Building a Localised Site with 11ty, Sanity & Netlify

Posted by Ryan Gittings

In this article, we'll explore how I built a localised website for a client of mine using 11ty, Sanity, and Netlify. Recently, I had the task of converting the SLR website from a single global site to one with seven variations tailored to different regions (Europe, APAC, USA, etc.). This required a custom setup, so I wanted to share a bit about the process and the stack I settled on!

1. Understanding the Stack

Before diving into the implementation, let's understand the tools at our disposal:

  • 11ty: A simple yet powerful static site generator that allows for flexible configuration and easy integration with various data sources.
  • Sanity: A headless CMS that provides structured content management capabilities, essential for managing multilingual content.
  • Netlify: A cloud platform that offers hosting, continuous deployment, and serverless backend services, including routing and proxying.

2. Leveraging Sanity for Multilingual Content Management

Sanity provides a robust framework for managing multilingual content through its internationalisation features. By structuring content models to support multiple languages and locales, we can easily manage translations and localisations for different regions.

Utilising the document-internationalization plugin, we can define language-specific documents within Sanity's schema, allowing content authors to input translated pages directly within the CMS interface.

3. Dynamic Data Retrieval with Environment Variables

To pull data dynamically based on the user's region, we can utilise environment variables within our project. By defining variables such as REGION=x-default in a .env file, we can configure our site to fetch content specific to the default region or dynamically switch between regions based on user preferences.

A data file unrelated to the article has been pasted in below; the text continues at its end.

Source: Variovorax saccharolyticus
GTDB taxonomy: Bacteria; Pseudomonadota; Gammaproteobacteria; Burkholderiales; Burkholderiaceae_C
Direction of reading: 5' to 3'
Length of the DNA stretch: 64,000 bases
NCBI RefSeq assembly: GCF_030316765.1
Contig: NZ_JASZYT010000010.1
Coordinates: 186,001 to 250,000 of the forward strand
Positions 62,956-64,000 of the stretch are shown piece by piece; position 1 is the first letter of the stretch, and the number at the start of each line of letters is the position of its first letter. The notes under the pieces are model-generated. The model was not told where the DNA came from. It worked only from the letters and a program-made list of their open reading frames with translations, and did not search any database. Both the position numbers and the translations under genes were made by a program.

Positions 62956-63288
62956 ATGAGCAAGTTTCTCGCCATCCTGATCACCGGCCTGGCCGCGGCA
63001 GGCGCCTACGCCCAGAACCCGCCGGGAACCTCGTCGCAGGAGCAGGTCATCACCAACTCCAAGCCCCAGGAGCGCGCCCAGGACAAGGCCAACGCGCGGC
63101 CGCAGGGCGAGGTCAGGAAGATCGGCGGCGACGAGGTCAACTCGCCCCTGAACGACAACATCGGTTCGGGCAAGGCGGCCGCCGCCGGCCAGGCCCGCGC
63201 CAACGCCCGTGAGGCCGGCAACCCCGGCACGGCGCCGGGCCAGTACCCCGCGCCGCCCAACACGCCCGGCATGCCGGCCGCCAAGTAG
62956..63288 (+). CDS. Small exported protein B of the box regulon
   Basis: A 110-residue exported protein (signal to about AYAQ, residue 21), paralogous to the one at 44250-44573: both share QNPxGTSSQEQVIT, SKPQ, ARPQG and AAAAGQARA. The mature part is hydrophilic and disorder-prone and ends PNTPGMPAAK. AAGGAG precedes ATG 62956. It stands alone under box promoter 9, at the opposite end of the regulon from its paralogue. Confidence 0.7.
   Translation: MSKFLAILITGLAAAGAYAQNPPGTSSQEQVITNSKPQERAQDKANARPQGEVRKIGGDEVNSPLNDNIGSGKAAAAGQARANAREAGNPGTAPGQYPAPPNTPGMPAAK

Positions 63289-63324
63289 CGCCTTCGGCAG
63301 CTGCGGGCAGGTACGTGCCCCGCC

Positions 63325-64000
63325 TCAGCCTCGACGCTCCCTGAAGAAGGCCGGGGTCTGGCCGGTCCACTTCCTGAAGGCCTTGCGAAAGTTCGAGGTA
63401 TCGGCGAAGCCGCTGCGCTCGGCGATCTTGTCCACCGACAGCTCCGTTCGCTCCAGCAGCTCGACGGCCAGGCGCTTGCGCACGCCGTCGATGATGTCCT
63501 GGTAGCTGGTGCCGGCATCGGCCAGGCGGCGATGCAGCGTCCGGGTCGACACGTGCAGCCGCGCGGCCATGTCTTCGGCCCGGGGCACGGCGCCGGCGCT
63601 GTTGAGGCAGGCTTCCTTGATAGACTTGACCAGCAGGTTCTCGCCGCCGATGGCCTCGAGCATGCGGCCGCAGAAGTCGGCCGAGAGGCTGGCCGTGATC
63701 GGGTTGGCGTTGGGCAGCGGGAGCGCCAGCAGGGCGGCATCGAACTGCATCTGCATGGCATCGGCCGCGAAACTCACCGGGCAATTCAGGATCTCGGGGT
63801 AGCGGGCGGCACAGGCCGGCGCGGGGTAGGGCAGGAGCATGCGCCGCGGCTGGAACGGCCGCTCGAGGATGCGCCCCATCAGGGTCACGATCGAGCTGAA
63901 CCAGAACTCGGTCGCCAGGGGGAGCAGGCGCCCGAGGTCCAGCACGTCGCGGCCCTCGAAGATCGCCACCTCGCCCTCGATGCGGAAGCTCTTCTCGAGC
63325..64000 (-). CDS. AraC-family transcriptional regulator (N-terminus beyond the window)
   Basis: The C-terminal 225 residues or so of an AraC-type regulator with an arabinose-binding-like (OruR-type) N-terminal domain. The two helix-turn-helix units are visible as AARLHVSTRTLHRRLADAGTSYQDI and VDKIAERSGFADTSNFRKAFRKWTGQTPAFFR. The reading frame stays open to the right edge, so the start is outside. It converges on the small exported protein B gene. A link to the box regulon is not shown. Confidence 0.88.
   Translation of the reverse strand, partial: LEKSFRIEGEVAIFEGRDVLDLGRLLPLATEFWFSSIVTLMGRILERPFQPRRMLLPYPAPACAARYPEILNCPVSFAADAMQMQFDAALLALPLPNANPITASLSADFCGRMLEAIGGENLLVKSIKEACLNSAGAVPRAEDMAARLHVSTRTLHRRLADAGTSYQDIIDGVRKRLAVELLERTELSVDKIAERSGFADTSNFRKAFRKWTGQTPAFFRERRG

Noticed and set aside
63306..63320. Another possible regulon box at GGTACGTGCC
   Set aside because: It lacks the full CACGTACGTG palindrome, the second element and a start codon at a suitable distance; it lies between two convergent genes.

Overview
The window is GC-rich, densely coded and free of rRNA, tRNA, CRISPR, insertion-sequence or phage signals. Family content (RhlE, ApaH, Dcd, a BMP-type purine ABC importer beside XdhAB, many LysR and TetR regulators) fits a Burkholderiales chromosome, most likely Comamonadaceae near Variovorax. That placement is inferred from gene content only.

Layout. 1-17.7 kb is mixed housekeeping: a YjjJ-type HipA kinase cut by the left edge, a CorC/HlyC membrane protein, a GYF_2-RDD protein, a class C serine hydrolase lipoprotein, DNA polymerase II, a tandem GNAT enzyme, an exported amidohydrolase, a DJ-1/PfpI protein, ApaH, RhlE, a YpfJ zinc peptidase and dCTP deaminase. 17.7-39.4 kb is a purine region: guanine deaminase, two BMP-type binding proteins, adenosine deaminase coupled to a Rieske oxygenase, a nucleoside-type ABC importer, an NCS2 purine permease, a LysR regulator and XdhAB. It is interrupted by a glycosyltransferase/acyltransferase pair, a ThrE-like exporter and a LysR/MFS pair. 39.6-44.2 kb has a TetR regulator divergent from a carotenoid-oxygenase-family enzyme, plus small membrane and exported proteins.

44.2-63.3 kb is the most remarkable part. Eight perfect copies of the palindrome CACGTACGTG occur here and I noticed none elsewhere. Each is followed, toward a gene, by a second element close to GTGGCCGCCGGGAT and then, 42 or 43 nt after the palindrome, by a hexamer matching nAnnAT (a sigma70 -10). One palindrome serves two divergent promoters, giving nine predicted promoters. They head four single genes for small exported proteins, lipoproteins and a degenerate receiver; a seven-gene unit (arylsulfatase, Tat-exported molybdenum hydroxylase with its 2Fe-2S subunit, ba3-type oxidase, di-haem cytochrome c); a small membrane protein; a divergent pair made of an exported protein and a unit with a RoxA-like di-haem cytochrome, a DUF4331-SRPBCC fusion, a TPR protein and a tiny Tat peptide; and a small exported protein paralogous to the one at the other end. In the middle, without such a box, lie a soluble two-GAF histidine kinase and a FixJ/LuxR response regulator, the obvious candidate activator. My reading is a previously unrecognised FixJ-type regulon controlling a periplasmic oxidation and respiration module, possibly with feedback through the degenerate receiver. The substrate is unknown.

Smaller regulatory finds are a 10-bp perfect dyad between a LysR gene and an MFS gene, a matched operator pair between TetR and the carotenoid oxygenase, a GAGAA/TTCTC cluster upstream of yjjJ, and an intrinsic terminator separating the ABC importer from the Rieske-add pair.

4. Setting Up Netlify Proxy for Regionalised Subfolders

To create regionalised subfolders such as /eur/ for Eurozone content, we can utilise Netlify's proxying capabilities. By adding a _redirects file with rules like:

/eur/* 200
/apac/* 200
/usa/* 200

We can seamlessly direct users to the appropriate content based on their region.

5. Implementation with 11ty

With our setup in place, we can now proceed to build our localised site using 11ty. By integrating Sanity as a data source and utilising Netlify's proxying and environment variable features, we can create a seamless experience for users across different regions.

Benefits of the setup

By using this approach, we get quite a few benefits, including:

  • Smaller size sites
  • Quicker builds
  • Parallel builds
  • Clean seperation of content
  • More control over the language at build time rather than runtime


Building a localised website requires careful planning and the right set of tools. By combining 11ty's flexibility, Sanity's content management capabilities, and Netlify's powerful hosting and routing features, developers can create dynamic and personalised experiences for users around the world.

Through effective use of Netlify Proxy for regionalised subfolders, Sanity for multilingual content management, and environment variables for dynamic data retrieval, we created a perfect setup that works perfectly for SLR.

If you're looking for a Jamstack developer, then I'd love to help! Or if you're looking to find out more about our work with SLR, view the SLR case study.